Today: You didn't think croissants could get better, did you? They can.
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A croissant -- a good one, in its prime -- is a perfect bundle of food.
Not a balanced or complete food, mind you, like quinoa or goji berries or the symbiosis of beans and rice -- don't be silly! But a flawless spiral of textures and warm scents and good butter. That sort of perfect. It doesn't need to be threaded with chocolate or ham and gruyere, but those give us excuses to eat more croissants, so that's fine.
But even within a few hours, they lose their luster, and become the thing you seek in desperation, when you've missed lunch, or you're running with bag in hand to catch a train, or a barista is staring you down and you're feeling weak. You resort to the lonely croissant by the register, even though you know it will be a faded shell of what it once was.
It's called Croissants a la Plancha (or Plantxa) and you'll find it in bars and cafés across Spain. It's essentially yesterday's abandoned croissant, split, griddled in butter, and served for breakfast with marmalade and a cortado (which is like a baby latte).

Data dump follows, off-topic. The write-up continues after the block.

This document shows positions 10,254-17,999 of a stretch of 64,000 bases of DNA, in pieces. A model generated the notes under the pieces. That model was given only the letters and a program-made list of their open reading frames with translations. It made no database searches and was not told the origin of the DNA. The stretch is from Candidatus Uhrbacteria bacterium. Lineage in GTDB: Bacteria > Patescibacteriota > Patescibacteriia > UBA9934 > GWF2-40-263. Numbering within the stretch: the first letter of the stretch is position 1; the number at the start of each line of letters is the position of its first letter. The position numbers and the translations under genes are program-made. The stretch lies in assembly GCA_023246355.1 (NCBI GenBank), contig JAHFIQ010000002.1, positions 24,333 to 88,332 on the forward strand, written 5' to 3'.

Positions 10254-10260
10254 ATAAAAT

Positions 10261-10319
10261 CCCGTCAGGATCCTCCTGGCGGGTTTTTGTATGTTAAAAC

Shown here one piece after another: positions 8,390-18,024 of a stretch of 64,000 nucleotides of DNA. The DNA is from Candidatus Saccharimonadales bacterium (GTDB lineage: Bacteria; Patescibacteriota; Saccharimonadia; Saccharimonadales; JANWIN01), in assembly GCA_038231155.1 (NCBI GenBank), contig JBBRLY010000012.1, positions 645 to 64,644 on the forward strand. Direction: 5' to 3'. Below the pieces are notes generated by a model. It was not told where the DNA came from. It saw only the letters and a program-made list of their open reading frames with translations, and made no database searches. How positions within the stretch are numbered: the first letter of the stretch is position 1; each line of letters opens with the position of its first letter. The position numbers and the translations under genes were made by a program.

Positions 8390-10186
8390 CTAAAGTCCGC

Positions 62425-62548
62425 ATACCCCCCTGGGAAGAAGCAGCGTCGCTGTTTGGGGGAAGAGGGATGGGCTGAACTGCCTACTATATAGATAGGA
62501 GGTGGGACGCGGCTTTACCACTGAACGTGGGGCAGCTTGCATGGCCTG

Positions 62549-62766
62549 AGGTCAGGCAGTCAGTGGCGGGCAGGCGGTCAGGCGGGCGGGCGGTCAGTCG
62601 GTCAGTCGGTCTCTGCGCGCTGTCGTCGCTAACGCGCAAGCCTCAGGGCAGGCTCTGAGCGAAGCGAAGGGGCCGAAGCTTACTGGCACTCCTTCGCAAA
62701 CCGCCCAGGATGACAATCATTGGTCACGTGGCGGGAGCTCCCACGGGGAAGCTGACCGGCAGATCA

When you expose the once-spongy, breathing middles of a croissant, you get a delicate web of pastry that takes very well to toasting on a hot surface. The spindly edges and corners get crackly, like a sfogliatelle just out of the oven, while everything below the surface warms and softens.
"I first had it at a coffee shop in Bilbao," Raij told me. "And thought it was so vainglorious to add even more butter to a croissant and then grill it and serve it with marmalade." Her version steps it up even more with the addition of a honey butter speckled with vanilla seeds (or vanilla caviar, as Raij calls it) -- smoothing the bitter edge of marmalade with sweet, floral vibes.
So yes, more butter. But I first heard about this breakfast of champions from our Assistant Editor Marian Bull, who also spent a month in India last year doing yoga. So I don't want to hear any excuses about this not being part of a healthy lifestyle. You can have it all.
Alex Raij's Croissants a la Plancha
4 tablespoons unsalted butter, room temperature, plus more for the pan 1 tablespoon local honey 1/2 vanilla bean Salt 1 croissant, split (day old is fine) Orange marmalade, for serving Powdered sugar, for serving
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I'm an ex-economist, ex-Californian who moved to New York to work in food media in 2007. Dodgy career choices aside, I can't help but apply the rational tendencies of my former life to things like: recipe tweaking, digging up obscure facts about pizza, and deciding how many pastries to put in my purse for "later."